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Post 1

You can call me TC

With a view to putting together an obituary for my mother for the local paper, I have just re-read her "Memoir" which she wrote some years ago, covering her life up to when I was about 4 (she assumed that I would know what happened after that, I think)

Anyway - I thought I would share some of it. Maybe I'll save the rest for NaJoPoMo in November.

But for the time being, here is an excerpt, describing life in a girls' boarding school near Walton on Thames where she had been evacuated with the rest of the insurance company she worked for. They were twelve typists to a dormitory, and by this time (1941-42) there were practically no men left working in the company, and the girls were taking over the men's jobs. Outside working hours they had to find their own amusement - and they were very inventive!

The memoir is very matter-of-fact in tone, but my mother's humour twinkles through on occasions. She was about 21 at this time.

So here goes:

smiley - porkpiesmiley - porkpiesmiley - porkpiesmiley - porkpiesmiley - porkpie - No Spam smiley!

By this time with only girls left (and a few old men to keep an eye on us!) we were finding our entertainment more and more in the town. I had got to know Barbara in the Claims section and she became friendly with Eric who lived in the High Street. There were, of course, very few men around but there was a Royal Army Ordnance Corps billetted in Weybridge and they would come over to spend an evening dancing. As they were around for a few weeks, we got to know some of the regulars and found some really good dancers among them - even in their army boots!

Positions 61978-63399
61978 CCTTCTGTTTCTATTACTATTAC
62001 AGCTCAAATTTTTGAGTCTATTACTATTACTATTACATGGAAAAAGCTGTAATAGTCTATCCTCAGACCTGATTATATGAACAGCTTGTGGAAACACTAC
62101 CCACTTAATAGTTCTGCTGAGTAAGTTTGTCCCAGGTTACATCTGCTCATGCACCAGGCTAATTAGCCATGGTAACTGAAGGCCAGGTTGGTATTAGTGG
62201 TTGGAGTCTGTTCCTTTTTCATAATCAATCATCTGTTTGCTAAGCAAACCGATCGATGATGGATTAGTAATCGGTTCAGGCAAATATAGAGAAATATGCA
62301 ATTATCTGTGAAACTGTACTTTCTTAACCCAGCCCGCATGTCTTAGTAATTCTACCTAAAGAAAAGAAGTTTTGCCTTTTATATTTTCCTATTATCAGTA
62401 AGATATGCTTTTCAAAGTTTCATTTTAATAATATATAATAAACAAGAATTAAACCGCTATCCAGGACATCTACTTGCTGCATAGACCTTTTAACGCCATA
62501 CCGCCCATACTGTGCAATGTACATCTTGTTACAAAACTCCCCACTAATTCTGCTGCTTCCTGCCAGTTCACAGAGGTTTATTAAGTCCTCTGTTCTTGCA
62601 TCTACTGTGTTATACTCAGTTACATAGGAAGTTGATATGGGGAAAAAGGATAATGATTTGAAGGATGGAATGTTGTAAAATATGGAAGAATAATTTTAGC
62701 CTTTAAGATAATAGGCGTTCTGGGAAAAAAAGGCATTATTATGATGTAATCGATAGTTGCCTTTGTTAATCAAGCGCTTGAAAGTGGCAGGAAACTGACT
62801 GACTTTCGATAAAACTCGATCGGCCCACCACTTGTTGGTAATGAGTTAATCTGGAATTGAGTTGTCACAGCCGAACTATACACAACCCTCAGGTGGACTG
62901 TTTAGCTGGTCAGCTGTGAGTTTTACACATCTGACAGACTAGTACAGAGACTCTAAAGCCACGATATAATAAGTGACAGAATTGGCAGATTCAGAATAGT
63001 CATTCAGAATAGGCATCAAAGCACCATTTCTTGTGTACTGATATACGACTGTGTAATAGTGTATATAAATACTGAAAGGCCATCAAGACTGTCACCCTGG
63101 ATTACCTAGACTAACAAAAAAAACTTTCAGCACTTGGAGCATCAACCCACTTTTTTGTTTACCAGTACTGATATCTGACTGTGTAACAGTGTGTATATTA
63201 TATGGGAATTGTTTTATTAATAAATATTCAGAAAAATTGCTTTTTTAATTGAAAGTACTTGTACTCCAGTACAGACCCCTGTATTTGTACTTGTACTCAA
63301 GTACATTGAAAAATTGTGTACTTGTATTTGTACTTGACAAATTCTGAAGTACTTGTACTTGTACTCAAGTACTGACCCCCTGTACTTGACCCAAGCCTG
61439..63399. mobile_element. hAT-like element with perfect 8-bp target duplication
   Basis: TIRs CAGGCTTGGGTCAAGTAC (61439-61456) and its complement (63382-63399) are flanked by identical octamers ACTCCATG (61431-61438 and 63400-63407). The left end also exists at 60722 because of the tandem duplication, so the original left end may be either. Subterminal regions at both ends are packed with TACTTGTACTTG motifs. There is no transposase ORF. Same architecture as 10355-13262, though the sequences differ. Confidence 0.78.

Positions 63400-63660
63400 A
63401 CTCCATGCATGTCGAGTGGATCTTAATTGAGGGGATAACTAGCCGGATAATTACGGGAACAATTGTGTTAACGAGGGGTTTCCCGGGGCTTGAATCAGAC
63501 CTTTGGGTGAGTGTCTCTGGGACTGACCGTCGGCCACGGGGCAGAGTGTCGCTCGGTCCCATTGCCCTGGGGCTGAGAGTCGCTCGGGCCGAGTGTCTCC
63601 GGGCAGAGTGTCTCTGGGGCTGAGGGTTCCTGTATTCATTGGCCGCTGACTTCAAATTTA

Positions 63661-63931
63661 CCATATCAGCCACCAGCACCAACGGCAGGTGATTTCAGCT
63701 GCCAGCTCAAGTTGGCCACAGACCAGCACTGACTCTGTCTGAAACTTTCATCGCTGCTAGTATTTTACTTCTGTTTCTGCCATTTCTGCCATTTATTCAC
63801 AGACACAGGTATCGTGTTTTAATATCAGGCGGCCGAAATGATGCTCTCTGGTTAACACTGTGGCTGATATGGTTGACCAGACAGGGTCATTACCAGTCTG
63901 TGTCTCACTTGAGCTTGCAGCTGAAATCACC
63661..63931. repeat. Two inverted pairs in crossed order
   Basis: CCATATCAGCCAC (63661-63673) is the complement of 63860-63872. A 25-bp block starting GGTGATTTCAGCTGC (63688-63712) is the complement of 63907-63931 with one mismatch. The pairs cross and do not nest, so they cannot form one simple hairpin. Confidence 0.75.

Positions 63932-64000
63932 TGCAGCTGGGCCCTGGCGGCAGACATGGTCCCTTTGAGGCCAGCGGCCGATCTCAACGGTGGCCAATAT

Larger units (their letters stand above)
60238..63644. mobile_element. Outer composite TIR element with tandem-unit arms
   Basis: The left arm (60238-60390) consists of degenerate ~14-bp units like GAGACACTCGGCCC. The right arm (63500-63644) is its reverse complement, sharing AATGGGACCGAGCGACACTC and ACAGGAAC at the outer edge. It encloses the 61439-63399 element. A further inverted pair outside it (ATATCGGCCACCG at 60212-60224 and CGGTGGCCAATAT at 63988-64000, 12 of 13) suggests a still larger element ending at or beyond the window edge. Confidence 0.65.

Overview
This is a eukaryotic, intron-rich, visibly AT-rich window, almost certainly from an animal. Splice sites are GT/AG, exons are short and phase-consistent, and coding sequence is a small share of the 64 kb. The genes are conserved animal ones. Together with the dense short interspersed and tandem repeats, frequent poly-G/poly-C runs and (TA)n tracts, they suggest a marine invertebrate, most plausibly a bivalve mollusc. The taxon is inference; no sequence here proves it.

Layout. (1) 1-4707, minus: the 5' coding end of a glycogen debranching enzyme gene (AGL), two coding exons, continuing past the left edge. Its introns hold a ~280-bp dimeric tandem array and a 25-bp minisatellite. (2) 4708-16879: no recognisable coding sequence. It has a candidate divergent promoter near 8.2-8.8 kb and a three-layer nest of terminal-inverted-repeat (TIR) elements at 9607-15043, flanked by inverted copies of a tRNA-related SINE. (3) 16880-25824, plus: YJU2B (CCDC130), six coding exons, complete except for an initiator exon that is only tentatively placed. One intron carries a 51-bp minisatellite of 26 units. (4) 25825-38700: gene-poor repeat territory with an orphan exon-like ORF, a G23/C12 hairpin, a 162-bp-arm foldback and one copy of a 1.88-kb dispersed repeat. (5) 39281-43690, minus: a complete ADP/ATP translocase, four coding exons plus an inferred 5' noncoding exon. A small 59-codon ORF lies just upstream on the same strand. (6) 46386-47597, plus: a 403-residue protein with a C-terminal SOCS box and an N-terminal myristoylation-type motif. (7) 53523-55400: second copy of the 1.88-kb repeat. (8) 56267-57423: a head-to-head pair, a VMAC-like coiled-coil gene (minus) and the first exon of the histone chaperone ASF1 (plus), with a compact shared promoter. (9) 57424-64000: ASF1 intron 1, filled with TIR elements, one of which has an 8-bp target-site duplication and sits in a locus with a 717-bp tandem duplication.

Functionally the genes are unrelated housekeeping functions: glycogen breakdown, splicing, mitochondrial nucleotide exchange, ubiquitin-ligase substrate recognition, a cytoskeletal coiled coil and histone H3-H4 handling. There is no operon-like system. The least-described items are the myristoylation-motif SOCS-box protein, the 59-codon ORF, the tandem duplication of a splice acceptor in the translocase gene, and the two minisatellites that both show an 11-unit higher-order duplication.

Barbara and I did the refreshments at the dances, which consisted of tea or cold drinks and Spam sandwiches. Eric used to buy large Catering tins of Spam and we practically lived on this tasty addition to our diet, either in sandwiches or fried with bread or anything else that was available.

smiley - porkpiesmiley - porkpiesmiley - porkpiesmiley - porkpiesmiley - porkpie

And here's another gem from the same page:

smiley - donutsmiley - donutsmiley - donutsmiley - donut

We did manage to find some changes in the monotony, however, like finding a baker's shop in Hersham where they sold delicious doughnuts. They were so fatty and sugary that they were sold in greasproof bags.

smiley - donutsmiley - donutsmiley - donutsmiley - donut


Post 2

Icy North

I travel through Weybridge, Walton and Hersham on my daily commute smiley - smiley I wonder if any of those places still exist (especially the doughnut shop) smiley - donut


Post 3

paulh. Bunnies are cute (There, I've said it)

It's interesting that donuts would still be an attraction, but not Spam sandwiches. smiley - winkeye

(Maybe they were Greek donut shops, and Ancient Greece/grease could still be acquired.)

smiley - run


Post 4

You can call me TC

She also mentions a pub in Hersham called The Hole In The Wall. I can't find anything about that on line. Maybe it has changed names. Any ideas?

The school they were billetted in was called Burwood Park. It was a listed building, and very imposing, by the looks of it. According to Wiki, it was re-opened after the war as a school for the deaf. The school closed in 1999 and was converted into flats.


Post 5

You can call me TC

Paul - any sugar and fat were scarce during and after the war, so the doughnuts must have been a very unusual treat. She doesn't mention which kind of fat they were fried in.


Post 6

paulh. Bunnies are cute (There, I've said it)

Good point.

I hadn't thought about what a luxury donuts would have been then. smiley - smiley

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